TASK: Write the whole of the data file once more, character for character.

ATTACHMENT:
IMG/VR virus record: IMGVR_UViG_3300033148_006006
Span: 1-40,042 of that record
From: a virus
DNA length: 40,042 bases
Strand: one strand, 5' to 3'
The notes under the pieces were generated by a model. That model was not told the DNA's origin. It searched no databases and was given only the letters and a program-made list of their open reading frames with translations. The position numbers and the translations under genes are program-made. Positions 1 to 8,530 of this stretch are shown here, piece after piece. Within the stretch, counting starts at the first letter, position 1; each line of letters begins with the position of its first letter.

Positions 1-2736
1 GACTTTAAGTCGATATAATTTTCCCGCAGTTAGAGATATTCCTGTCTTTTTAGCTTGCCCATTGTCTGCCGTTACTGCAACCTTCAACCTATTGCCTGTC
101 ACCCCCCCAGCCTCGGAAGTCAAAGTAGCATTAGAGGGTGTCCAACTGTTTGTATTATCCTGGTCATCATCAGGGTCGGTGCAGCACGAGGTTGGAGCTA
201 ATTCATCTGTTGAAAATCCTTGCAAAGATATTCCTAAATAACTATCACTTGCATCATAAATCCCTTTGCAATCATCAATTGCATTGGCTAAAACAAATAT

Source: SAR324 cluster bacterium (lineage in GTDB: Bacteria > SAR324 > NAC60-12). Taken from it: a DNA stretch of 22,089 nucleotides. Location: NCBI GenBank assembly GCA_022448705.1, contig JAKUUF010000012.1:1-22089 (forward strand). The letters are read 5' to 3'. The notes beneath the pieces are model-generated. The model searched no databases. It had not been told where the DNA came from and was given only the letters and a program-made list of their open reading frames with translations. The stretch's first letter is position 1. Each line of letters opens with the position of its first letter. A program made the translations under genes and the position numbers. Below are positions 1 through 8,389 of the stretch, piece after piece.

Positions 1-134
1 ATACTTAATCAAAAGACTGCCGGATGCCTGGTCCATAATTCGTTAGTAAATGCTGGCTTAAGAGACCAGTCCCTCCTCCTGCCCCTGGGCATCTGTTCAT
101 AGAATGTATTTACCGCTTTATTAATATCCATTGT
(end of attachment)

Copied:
IMG/VR virus record: IMGVR_UViG_3300033148_006006
Span: 1-40,042 of that record
From: a virus
DNA length: 40,042 bases
Strand: one strand, 5' to 3'
The notes under the pieces were generated by a model. That model was not told the DNA's origin. It searched no databases and was given only the letters and a program-made list of their open reading frames with translations. The position numbers and the translations under genes are program-made. Positions 1 to 8,530 of this stretch are shown here, piece after piece. Within the stretch, counting starts at the first letter, position 1; each line of letters begins with the position of its first letter.

Positions 1-2736
1 GACTTTAAGTCGATATAATTTTCCCGCAGTTAGAGATATTCCTGTCTTTTTAGCTTGCCCATTGTCTGCCGTTACTGCAACCTTCAACCTATTGCCTGTC
101 ACCCCCCCAGCCTCGGAAGTCAAAGTAGCATTAGAGGGTGTCCAACTGTTTGTATTATCCTGGTCATCATCAGGGTCGGTGCAGCACGAGGTTGGAGCTA
201 ATTCATCTGTTGAAAATCCTTGCAAAGATATTCCTAAATAACTATCACTTGCATCATAAATCCCTTTGCAATCATCAATTGCATTGGCTAAAACAAATAT

Source: SAR324 cluster bacterium (lineage in GTDB: Bacteria > SAR324 > NAC60-12). Taken from it: a DNA stretch of 22,089 nucleotides. Location: NCBI GenBank assembly GCA_022448705.1, contig JAKUUF010000012.1:1-22089 (forward strand). The letters are read 5' to 3'. The notes beneath the pieces are model-generated. The model searched no databases. It had not been told where the DNA came from and was given only the letters and a program-made list of their open reading frames with translations. The stretch's first letter is position 1. Each line of letters opens with the position of its first letter. A program made the translations under genes and the position numbers. Below are positions 1 through 8,389 of the stretch, piece after piece.

Positions 1-134
1 ATACTTAATCAAAAGACTGCCGGATGCCTGGTCCATAATTCGTTAGTAAATGCTGGCTTAAGAGACCAGTCCCTCCTCCTGCCCCTGGGCATCTGTTCAT
101 AGAATGTATTTACCGCTTTATTAATATCCATTGT